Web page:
Green Markets – Compliance
A Renewable Portfolio Standard (RPS) is a regulatory mandate to increase production of energy from renewable energy. In most instances, RPS imposes a compliance obligation on load serving entities to provide a minimum percentage of electricity supply from eligible renewable resources. The markets created by the states that impose mandatory renewable energy minimums are often referred to as RPS compliance markets. Most US states use these mandates in some form, however the Institute is aware of the following four states that specifically utilize the LIHI Certification Program as a component of determining hydropower eligibility for RPS. These are Delaware and the Commonwealth of Massachusetts, Oregon and Pennsylvannia.
First established under the Massachusetts Electric Utility Restructuring Act of 1997, and then amended per the Green Communities Act of 2008, Massachusetts law authorizes the Department of Energy Resources (DOER) to define the environmental standard for hydroelectric power eligibility for RPS. DOER Regulations provide that a hydroelectric generation unit may qualify for the MA RPS as follows: For RPS Class I, the facility must have up to a 30 MW nameplate capacity installed or efficiency improvements implemented after December 31, 1997, without any dam or water diversion structure constructed after that date. For RPS Class II the facility must have up to 7.5 MW nameplate capacity installed before January 1, 1998. For both RPS classes, the project may not generate Marine or Hydrokinetic Energy, and it must meet appropriate and site-specific standards that address adequate and healthy river flows, water quality standards, fish passage and protection measures and mitigation and enhancement opportunities in the impacted watershed. A unit shall demonstrate compliance to DOER with this standard by using a LIHI Certification. Links to the at 14/15.05(1)(a)6.) are provided:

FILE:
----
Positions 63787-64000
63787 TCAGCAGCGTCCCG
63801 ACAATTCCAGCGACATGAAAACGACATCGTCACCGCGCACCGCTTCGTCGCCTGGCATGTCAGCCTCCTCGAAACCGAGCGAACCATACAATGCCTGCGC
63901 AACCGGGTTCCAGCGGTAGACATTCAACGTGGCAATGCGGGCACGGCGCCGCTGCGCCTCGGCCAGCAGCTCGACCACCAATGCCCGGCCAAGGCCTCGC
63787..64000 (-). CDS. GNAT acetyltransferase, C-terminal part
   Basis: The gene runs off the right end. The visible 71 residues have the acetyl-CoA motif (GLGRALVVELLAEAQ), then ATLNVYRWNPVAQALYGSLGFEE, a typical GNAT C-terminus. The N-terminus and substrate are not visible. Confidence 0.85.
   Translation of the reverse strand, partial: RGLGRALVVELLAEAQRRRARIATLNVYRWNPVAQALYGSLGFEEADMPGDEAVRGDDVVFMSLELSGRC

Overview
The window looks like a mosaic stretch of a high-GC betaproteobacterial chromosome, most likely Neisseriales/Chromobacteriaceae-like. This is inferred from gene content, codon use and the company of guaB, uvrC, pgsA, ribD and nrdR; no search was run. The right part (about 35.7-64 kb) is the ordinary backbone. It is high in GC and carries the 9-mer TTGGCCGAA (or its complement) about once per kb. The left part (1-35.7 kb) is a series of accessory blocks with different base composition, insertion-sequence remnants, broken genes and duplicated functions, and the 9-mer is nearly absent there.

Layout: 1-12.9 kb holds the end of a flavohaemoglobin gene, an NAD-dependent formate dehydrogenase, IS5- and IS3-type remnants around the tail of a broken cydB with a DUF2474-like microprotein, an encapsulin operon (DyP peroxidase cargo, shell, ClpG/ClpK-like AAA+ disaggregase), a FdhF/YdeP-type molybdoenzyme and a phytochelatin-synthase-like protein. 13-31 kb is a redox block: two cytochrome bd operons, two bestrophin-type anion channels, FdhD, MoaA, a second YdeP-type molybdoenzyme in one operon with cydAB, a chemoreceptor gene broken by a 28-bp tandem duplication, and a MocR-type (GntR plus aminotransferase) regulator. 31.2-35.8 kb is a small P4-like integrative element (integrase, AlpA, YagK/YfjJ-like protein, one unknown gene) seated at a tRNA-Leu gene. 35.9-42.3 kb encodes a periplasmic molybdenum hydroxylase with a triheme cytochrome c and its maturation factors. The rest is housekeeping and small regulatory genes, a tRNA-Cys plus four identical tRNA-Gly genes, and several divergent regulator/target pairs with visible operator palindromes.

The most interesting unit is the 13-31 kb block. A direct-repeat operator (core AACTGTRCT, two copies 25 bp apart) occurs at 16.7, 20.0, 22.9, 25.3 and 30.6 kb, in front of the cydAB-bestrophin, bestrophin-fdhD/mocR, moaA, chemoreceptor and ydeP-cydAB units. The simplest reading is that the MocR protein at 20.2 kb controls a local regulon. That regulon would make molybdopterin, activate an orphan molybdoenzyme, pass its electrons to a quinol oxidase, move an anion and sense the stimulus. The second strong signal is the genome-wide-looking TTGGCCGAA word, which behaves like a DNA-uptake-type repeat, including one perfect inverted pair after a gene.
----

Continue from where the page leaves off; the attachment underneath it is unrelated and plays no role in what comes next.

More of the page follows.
Established by the Alternative Energy Portfolio Standards Act of 2004, P.L. 1672, No. 213 (AEPS), eligible hydroelectric generation is divided into two tiers; Tier I allows Low Impact Hydropower, and Tier II allows Large Scale Hydropower. Large-scale hydropower is defined as “the production of electric power by harnessing the hydroelectric potential of moving water impoundments, including pumped storage that does not meet the requirements of low-impact hydropower…” and Low-impact hydropower must have a nameplate capacity of 21 megawatts or less, be incremental hydroelectric development and (i) must not adversely change existing impacts to aquatic systems; (ii) must meets the certification standards established by the Low Impact Hydropower Institute and American Rivers, Inc., or their successors; (iii) must provide an adequate water flow for protection of aquatic life and for safe and effective fish passage; (iv) must protect against erosion; and (v) must protect cultural and historic resources.
Oregon state law designates three sources of hydroelectricity as eligible for the Oregon RPS, including Hydroelectric Efficiency Upgrades, Low-Impact Hydroelectric Projects and New Hydroelectric Projects. To qualify as a Low-Impact Hydroelectric Project in OR, the electricity must be from projects that have been certified by LIHI. In one compliance year, a utility can use no more than 50 average MW of generation from LIHI-certified facilities owned by Oregon utilities; and 40 average MW from LIHI-certified facilities not owned by a utility and located in Oregon (90 average MW or 788,400 MWh/RECs total per year). An average MW is the amount of electricity produced by the continuous production of one megawatt over the period of one year (or 8,760 megawatt hours).
Other states requiring hydro to meet environmental standards such as LIHI’s criteria include:Utah – voluntary goal requires hydroelectric power to be certified as low-impact to qualify.
Ohio – requires meeting eight criteria that closely mirror those of LIHI’s.